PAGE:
Watching a random television show last night set in New York City, there was a scene of two folks driving their car down a city street not the sort you see as a tourist – a street of old warehouses and few people. The marvelous skyscape was mere backdrop, not the main character at all. Yet it was there.
And this country dweller was moved to love of people – the masses of people who make a city possible –
the architects and builders, the menial and grand laborers who actually give birth to a building so tall it bids me look at the sky to take it in.
the people who thought of, designed and built cars . . . and telephones that evolved into cell phones and the many technologies people around the world use today . . .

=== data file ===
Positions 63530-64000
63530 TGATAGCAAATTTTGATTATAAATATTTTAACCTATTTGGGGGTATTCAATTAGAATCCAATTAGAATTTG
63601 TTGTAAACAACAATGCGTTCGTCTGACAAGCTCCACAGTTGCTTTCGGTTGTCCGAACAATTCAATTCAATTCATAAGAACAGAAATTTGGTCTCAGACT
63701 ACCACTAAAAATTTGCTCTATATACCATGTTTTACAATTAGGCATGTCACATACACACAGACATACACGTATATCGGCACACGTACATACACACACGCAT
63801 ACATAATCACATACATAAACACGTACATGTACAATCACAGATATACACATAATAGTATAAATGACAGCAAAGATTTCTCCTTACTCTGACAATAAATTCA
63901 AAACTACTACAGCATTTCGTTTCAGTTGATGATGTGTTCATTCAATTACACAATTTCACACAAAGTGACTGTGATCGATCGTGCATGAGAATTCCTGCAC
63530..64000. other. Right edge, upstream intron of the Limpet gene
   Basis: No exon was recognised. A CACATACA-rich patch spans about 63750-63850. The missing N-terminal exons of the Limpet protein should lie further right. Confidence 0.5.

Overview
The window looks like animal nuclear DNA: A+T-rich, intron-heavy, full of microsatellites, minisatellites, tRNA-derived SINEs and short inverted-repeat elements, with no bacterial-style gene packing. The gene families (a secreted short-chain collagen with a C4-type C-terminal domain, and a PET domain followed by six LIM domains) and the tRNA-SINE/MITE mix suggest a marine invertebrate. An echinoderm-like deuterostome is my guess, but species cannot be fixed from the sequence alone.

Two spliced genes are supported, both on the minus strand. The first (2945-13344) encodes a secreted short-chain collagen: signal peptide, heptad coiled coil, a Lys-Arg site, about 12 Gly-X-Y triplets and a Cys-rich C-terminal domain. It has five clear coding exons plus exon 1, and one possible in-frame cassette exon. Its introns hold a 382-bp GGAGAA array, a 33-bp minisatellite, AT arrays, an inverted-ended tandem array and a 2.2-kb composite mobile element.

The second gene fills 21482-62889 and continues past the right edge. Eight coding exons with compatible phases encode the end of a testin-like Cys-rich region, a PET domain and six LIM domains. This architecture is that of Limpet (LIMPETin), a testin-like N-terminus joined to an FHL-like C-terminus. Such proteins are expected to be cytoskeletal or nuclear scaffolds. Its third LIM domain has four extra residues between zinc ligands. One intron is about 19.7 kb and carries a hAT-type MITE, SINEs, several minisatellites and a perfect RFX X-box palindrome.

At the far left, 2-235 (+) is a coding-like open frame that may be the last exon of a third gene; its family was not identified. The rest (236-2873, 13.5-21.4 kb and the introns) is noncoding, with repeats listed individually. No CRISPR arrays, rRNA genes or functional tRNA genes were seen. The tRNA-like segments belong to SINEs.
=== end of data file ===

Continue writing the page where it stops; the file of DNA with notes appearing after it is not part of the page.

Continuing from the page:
hospitals where people work and serve every day to make other people better when they leave than when they came in . . .
clothing that warms and protects and creates beauty as surely as a painter before a canvas . . .
And they did it all, for better as well as worse, cooperatively, working with others side by side.
I can and have done none of these things. But I have profited from them all.
The same species that kills and destroys also builds and creates, dreams and imagines, and in the doing, changes a world.
I find that spectacular.
There is much to love in a city, even for a country gal.